Teledelivery of complex wheelchair and seating assessment: A mixed methods realist evaluation of what works for who, in what context and implications for Māori.
Organisation: University of Otago
Date started: December 2021
Wheelchair assessment for those with neuro-motor physical disability is an advanced clinical skill, with few health professionals (occupational therapists and physiotherapists) sufficiently experienced and qualified in New Zealand. Anecdotal evidence in New Zealand and internationally indicates that use of telehealth for wheelchair assessment for people with physical disability was limited during lockdown, and dropped further as lockdown lifted. Our earlier research on the use of telehealth for wheelchair assessment indicates that while wheelchair users are largely enthusiastic for this, many health professional assessors for wheelchairs are reluctant-citing system limitations and professional anxiety as reasons for non-use. Yet, several national experts in wheelchair assessment, maintain that telehealth can play a role in improving access to specialist assessors, thus reducing the lengthy timeframe between identifying mobility needs, and obtaining mobility (wheelchair) solutions. The aim of this study is to determine the context and intervention features that optimise (and preclude) achievement of wheelchair-user mobility goals for tele-delivered wheelchair assessment for people with complex wheelchair needs, and the culturally specific conditions and features for Māori.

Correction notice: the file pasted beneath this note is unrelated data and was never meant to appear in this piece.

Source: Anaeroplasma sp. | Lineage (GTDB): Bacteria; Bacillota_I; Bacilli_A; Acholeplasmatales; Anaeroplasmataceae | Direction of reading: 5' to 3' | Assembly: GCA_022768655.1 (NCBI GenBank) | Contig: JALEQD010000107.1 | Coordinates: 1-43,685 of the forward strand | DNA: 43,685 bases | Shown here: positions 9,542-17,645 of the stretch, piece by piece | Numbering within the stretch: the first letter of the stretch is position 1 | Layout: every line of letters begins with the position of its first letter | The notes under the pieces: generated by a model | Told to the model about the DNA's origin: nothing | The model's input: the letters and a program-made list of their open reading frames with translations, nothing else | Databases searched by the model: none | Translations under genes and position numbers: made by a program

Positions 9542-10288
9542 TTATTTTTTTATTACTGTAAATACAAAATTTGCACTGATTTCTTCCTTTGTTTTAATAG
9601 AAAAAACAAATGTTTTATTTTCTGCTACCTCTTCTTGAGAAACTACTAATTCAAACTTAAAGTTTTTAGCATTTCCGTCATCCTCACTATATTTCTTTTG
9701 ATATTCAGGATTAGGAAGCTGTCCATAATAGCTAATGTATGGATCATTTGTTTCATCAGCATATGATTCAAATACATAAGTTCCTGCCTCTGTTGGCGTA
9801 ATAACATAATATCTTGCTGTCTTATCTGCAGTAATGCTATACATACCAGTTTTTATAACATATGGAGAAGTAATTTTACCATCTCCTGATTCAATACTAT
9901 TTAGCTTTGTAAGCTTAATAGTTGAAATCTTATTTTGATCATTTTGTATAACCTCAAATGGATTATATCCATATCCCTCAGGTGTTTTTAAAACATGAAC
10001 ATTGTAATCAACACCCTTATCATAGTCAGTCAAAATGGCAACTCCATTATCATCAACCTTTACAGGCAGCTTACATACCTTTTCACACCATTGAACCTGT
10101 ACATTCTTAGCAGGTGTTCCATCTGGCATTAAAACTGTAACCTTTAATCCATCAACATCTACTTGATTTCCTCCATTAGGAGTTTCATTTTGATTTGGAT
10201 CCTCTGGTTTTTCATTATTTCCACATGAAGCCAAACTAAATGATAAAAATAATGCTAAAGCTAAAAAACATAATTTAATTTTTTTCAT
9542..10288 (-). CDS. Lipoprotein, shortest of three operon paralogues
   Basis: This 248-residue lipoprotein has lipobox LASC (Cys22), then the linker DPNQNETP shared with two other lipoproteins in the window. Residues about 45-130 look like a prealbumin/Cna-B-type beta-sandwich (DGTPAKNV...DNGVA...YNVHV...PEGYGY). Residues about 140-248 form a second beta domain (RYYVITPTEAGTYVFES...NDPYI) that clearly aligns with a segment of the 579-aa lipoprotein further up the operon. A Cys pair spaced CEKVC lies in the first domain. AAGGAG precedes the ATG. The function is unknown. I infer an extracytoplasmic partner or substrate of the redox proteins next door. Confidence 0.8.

This study will use a mixed methods comparative case study design to examine how teledelivered wheelchair assessment is done within current service delivery contexts. Specialist assessors who are already using telehealth as part of their assessments are already engaged as collaborators in this project. This study will examine the process of delivery of telehealth wheelchair assessment with a small number of wheelchair users and local non-specialist assessors to determine the context, mechanism and outcome combinations associated with successful use of telehealth.
18-08-2023 This study is in the final stages of analysis and reporting.
(Photo supplied courtesy of the University of Otago)
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